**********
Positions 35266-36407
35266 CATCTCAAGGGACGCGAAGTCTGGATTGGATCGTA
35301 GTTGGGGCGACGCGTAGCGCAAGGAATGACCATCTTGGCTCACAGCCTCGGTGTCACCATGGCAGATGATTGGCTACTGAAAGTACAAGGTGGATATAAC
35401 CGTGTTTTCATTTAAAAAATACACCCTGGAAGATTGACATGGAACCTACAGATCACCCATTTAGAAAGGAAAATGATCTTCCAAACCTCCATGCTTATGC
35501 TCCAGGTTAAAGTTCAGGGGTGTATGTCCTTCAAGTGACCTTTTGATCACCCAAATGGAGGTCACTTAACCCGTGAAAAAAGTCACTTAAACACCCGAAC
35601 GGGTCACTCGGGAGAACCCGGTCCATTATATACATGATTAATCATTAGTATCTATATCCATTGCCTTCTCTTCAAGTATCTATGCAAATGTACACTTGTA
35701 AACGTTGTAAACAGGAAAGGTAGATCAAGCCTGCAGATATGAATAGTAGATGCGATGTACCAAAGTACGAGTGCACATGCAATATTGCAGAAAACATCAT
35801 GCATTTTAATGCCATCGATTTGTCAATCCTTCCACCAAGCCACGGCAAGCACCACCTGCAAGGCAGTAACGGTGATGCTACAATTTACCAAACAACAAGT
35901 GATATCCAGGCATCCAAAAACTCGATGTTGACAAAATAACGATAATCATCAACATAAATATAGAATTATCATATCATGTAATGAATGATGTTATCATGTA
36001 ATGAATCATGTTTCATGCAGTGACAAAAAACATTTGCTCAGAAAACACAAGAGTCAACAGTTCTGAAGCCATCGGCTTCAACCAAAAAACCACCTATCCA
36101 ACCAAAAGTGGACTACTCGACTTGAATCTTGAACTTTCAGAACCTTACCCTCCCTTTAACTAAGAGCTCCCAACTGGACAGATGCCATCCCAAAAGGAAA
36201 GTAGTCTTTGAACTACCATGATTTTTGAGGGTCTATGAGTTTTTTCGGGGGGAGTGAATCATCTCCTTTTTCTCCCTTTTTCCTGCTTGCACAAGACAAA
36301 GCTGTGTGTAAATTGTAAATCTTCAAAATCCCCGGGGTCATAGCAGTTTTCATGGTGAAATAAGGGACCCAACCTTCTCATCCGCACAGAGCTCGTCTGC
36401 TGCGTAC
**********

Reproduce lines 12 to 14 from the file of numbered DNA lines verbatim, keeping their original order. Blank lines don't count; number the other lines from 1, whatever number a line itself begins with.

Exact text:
36201 GTAGTCTTTGAACTACCATGATTTTTGAGGGTCTATGAGTTTTTTCGGGGGGAGTGAATCATCTCCTTTTTCTCCCTTTTTCCTGCTTGCACAAGACAAA
36301 GCTGTGTGTAAATTGTAAATCTTCAAAATCCCCGGGGTCATAGCAGTTTTCATGGTGAAATAAGGGACCCAACCTTCTCATCCGCACAGAGCTCGTCTGC
36401 TGCGTAC